Sensory evaluation

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Sensory evaluation

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This section provides details on the different types of sensory tests that can be conducted, including how to organise the tests and interpret the results. A number of ICT templates are also provided.

 

Last reviewed: 05/08/2009

Next review date: 01/08/2012


Organising a Test

Why use sensory evaluation?

Sensory evaluation can be used to:

  • evaluate a range of existing food products;
  • analyse a test kitchen sample for improvements;
  • gauge consumer response to a product;
  • check that a final product meets its original specification.

How To Perform Sensory Evaluation

1. Decide on the type of test you want to perform.

  • Preference test - asks whether people like or dislike a product, e.g. hedonic scale
  • Discrimination test - asks people to describe a particular attribute of a product, e.g. paired comparison test.

2. Find a clear area to hold the sensory test.  Try to make sure that it is away from noise and cooking smells which may distract the people taking part in the test.

3. Place as many samples in serving containers as there are people taking part in the test. Code each sample with a random number, letter or symbol.

4. Check that you have enough glasses of water for the people taking part.

5. Make sure the people taking part know what is expected from them.

6. Ask each person to taste one sample at a time, and record their responses. Allow time between samples so that tasters can record their opinions.


Types of test

What tests are used?

There is a set of standard tests which can be used by industry.  These are laid down by British Standard (BS5929).

Preference Tests - these supply information about people's likes and dislikes of a product. They are not intended to evaluate specific characteristics, such as crunchiness or smoothness.  They are subjective tests and include pair comparison, hedonic and scoring.

Discrimination Tests - these aim to evaluate specific attributes, i.e. characteristics of products (crunchiness).  They are objective tests and include pair comparison, duo trio and triangle.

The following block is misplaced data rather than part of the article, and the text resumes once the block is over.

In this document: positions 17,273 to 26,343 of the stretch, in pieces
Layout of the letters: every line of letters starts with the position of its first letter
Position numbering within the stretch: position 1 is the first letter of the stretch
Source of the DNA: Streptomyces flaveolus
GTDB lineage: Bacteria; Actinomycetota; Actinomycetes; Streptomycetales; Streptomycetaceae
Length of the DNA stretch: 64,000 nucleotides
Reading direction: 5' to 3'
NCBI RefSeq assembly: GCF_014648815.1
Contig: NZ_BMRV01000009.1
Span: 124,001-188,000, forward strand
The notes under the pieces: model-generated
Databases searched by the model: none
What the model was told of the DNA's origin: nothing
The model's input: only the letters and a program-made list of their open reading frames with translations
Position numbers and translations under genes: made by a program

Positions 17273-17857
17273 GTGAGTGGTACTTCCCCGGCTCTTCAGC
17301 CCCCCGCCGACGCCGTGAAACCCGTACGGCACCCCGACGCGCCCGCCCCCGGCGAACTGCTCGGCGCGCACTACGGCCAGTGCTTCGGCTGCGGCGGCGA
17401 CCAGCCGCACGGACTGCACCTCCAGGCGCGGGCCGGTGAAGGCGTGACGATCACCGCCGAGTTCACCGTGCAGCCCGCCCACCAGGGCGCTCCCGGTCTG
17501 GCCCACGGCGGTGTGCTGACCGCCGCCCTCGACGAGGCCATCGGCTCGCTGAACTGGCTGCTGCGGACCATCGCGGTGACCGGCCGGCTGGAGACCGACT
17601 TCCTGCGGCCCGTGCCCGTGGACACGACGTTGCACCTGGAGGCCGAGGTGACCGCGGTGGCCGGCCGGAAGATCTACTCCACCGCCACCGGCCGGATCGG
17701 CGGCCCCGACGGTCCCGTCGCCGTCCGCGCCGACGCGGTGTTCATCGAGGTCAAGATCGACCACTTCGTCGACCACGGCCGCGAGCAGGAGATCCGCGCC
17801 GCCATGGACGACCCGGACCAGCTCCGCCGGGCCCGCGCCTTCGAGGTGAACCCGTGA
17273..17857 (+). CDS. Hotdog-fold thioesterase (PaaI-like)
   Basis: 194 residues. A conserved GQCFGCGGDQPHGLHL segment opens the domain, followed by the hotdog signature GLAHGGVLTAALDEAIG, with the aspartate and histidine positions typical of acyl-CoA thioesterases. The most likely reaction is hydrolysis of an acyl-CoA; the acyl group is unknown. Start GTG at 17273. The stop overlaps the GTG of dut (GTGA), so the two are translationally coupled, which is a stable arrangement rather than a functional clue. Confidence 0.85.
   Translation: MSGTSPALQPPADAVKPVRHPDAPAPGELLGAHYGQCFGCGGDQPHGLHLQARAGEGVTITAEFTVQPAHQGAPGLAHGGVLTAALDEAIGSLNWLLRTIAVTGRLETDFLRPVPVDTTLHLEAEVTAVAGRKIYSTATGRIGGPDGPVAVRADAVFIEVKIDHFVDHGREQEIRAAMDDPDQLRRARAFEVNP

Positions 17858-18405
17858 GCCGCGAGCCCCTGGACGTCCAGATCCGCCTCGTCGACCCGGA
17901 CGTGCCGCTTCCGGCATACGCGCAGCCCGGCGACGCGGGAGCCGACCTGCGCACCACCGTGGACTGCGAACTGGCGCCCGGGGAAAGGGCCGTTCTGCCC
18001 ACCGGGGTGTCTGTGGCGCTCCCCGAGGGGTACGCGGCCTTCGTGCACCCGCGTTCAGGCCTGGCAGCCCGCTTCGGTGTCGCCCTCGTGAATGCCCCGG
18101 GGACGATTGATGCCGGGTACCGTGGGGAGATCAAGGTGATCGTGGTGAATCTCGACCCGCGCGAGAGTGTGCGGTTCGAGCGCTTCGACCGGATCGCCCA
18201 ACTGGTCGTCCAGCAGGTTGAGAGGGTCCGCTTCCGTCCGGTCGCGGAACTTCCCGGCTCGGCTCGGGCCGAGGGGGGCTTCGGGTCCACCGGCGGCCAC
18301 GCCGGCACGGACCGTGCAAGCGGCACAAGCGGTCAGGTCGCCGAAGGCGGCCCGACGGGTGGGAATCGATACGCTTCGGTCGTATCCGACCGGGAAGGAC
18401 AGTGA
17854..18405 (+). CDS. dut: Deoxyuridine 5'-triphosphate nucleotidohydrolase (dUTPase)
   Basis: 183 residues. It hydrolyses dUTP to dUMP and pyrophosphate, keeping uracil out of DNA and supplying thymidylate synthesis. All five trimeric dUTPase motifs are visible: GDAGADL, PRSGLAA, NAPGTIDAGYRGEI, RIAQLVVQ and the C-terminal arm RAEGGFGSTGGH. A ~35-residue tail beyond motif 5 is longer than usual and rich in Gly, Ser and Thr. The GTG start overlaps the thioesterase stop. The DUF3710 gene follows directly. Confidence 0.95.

Hedonic Scale

1. Prepare the food samples.

2. Ask each person to taste each sample in turn and tick a box, from '1 Dislike Very Much' to '5. Like Very Much' to indicate their preference. Use the word file below to help.

3. The person may also wish to make remarks about the products appearance, taste, odour and texture.

4. Analyse the results. Which sample received the greatest/lowest scores?

ICT: 3 templates are provided below to help gather and analyse the data.

 



Scoring Tests

1. Samples are scored on a scale, between like and dislike.

2. Allow people to evaluate samples and score (place) in order of preference.

3. Record their responses.


Paired Comparison Tests 1

Paired Comparison Test (Preference)

1. Prepare two samples of the food product you wish to test.
2. Ask each taster which product they prefer.
3. Record the response from the tasters.

ICT: A template is provide to help gather and analyse data.

 



Paired Comparison Tests 2

Paired Comparison Test (Discrimination)

1. Prepare two samples of the food product you wish to test.

2. Compare one attribute, e.g. which one is smoother?

3. Record the response from the tasters.

ICT: A template is provided to help gather and analyse data.



Triangle Test

1. Prepare three samples, two of which are the same.

2. Arrange the samples in a triangle.

3. Decide which of the samples is the odd one out.

4. Record the responses from the tasters.

ICT: A template to help gather and analyse the data is provided below.



Duo Trio Test

1. Prepare three samples, two of which are the same.

2. Using one of the two identical samples as a control, decide which of the other samples is the same as the control.

3. Record the tasters responses.

ICT: A template is provide to help gather and analyse data.



Ranking

1. Decide on the attribute to be ranked, e.g. crunchiness.

2. Allow people to evaluate samples and place them in rank order.

3. Record the responses.


Star Diagram/Star Chart

This type of test allows a single food products, or range of food products, intensity of its sensory attributes to be recorded. They are NOT intended to model general attributes such as 'nutrition', 'cost' or 'appearance', as they are more complex are better dealt with in other ways.

The test can be used to:

  • evaluate differences in similar products;
  • gauge consumer response;
  • analyse specific attributes, e.g. shortness;
  • check that a food product meets its original specification;
  • compare similarities in a range of products
    show new opportunities for product development.

How to Model Sensory Attributes

1. Choose a range of attributes that describe the characteristics of the product, e.g. crunchy, spicy or smooth.

2. Decide on the intensity of each attribute, using a scale from 0 to 10 (the higher the number the greater the intensity).

3. Use the information to product a star diagram/chart of the product's attributes.

ICT: A number of Excel templates are provided to help gather and analyse data. Note: Although the files suggest comparing 2-5 'products', the same star diagrams can be used to gather information from 2-5 'people' about the same product.